COMMUNITY BREW: PLANTING & SPROUTING
Community is one of those concepts that can seem so simple on the surface, but when pushed deeper, can begin to unravel in different ways. A community can take on many forms: it can occupy a physical space, it can spring from the ideas of like-minded individuals, it can form around universalizing feelings of love, interest, and even hate. Whatever the specifics may be, a community always includes the act of individuals coming together around a shared experience.
Throughout history, taverns, public houses, and breweries have played important roles within communities by providing a shared, common, democratizing space for individuals to gather. Communities gathered in these spaces, usually due to sheer proximity, discussing aspects of shared experience in their day-to-day lives, whether it be the weather, politics, or recounting the recent tragic fire down the road at the candlestick maker’s.
In our own times, it is increasingly easy for people to take an inward turn, for people to experience things on an individual basis. Many people nowadays experience the feeling of community online. People have instant access to their communities at their fingertips, and often choose to focus their attention to their phones or tablets, even when occupying a shared space like a bar, coffee shop, or brewery. There is nothing wrong with this; people can choose to spend their time how they like. However, there is a reason why these types of spaces are institutions in our society. Shared public spaces have stood the test of time because they allow access to a deep sense of community, whether you have your phone in hand or not. There is undeniably a serene, simple joy found in shared experience.
Community Brew is something that provides access to this deep-rooted feeling. Here we are, at the beginning of this project, about to take on the task of planting, maintaining, and harvesting backyard hops. At the end of the season, we will bring the products of our labour together, to brew a beer that each and every individual, neighbor, or family contributed something to. Over the next few months, our backyards will become an access point to our Community Brew. Everyone who has a hop plant in their yard will be sharing each stage with you along the way, planting, watering, and pruning from their own yards. And is there really a better final result for the toils of our labour? A crisp, cold, refreshing beer that you yourself helped brew – I mean, come on!
In order to give back to our community, ALL proceeds from every hop plant sold at the brewery go to Autism Behavioural Services. The ABS is an incredible organization, which works extremely hard to help their children cultivate skills they require in order to grow with self-determination, self-worth, and independence.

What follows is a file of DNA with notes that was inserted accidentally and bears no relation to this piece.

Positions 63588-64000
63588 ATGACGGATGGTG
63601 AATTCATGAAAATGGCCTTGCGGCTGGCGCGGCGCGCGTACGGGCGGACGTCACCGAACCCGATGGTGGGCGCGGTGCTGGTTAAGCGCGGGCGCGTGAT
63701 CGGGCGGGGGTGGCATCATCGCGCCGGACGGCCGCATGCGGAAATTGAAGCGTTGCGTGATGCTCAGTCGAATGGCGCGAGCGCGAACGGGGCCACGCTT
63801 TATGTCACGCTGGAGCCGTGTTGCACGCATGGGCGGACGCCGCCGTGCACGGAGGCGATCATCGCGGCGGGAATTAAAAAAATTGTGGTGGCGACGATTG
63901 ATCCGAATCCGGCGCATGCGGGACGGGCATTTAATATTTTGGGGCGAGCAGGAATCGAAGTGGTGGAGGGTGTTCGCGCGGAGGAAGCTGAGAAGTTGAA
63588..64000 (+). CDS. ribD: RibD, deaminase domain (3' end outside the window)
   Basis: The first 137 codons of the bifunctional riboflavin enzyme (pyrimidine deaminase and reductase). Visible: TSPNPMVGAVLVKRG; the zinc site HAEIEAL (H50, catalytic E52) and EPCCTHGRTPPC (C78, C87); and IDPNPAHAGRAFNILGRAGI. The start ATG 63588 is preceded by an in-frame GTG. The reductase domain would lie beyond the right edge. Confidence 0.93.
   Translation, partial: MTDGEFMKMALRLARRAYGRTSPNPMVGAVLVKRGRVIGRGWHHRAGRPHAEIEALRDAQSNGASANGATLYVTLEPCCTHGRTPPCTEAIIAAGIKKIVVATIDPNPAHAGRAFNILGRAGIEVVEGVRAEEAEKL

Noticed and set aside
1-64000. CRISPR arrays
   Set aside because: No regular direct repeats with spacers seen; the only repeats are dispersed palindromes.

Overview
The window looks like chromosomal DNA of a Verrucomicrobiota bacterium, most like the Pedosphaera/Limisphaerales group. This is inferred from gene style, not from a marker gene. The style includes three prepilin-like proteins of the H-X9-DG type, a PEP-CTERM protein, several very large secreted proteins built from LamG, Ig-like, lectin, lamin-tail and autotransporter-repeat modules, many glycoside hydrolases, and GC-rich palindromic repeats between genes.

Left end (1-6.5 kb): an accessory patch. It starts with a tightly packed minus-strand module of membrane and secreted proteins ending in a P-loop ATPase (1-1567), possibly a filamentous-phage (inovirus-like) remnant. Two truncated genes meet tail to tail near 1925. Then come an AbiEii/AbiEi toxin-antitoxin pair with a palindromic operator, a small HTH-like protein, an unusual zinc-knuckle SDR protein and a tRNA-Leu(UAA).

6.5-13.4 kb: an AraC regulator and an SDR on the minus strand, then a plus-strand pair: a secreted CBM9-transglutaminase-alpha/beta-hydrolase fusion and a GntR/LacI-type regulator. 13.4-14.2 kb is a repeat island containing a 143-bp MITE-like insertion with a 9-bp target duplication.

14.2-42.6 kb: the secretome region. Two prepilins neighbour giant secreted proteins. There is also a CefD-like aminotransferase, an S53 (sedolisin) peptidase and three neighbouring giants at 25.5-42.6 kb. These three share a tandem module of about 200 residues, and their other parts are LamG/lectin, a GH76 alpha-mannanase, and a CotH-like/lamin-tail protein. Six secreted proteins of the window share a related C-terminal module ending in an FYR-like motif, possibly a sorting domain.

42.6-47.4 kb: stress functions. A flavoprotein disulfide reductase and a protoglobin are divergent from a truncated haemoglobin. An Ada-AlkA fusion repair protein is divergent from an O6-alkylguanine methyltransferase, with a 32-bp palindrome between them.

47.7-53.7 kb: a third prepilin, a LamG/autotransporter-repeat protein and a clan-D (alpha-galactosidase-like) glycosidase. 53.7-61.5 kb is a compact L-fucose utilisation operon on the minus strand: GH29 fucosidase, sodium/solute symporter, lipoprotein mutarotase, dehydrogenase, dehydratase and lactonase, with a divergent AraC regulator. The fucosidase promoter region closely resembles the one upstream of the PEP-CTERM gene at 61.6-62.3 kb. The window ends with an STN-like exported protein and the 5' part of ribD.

Stage 1: Planting & Sprouting
- Hops are hardy plants that are relatively easy to grow at home. There are a few basic things you need to know before planting your hop plant and beginning the journey of Community Brew.
Before You Plant:
- Give your hop plant plenty of space
- Hop plants can grow fast, have the capacity to grow up to 1-foot in a single day, and can reach heights of 15 to 20 feet.
- Plant somewhere that has lots of sun and where the hop plant can climb
- Hop plants grow vertically; spots along fences, garages, and property lines are great planting sites
- Provide a pole, ladder, or something for your hop plant to climb, as it needs a strong support system to thrive. Don’t be afraid to get the twine out!
- Soil should be well drained with a pH of 6.5-8.0
- Hops need a lot of water and nutrients to grow, supplement your soil with manure compost or commercial fertilizer.
- Plant after the last frost
- Hops need at least 120 frost-free days to produce flowers.
Planting and Initial Maintenance:
- Plant so the hop rhizome is about 2 inches under the surface of the soil
- Be diligent with watering
- During their first year, hops have a minimal root system and require frequent short watering
- Too much water may cause more harm than good, especially just after planting
- Support your hop plant
- After the hop bine is about a foot long, wrap 2 or 3 of the strongest bines clockwise around a support system
- Support systems can be trellis, a tall pole, or strong twine.
Keep us in the loop during this growing season by tagging us in your photos with #showusyourhops! Happy planting!
Written by: Jonathon Barraball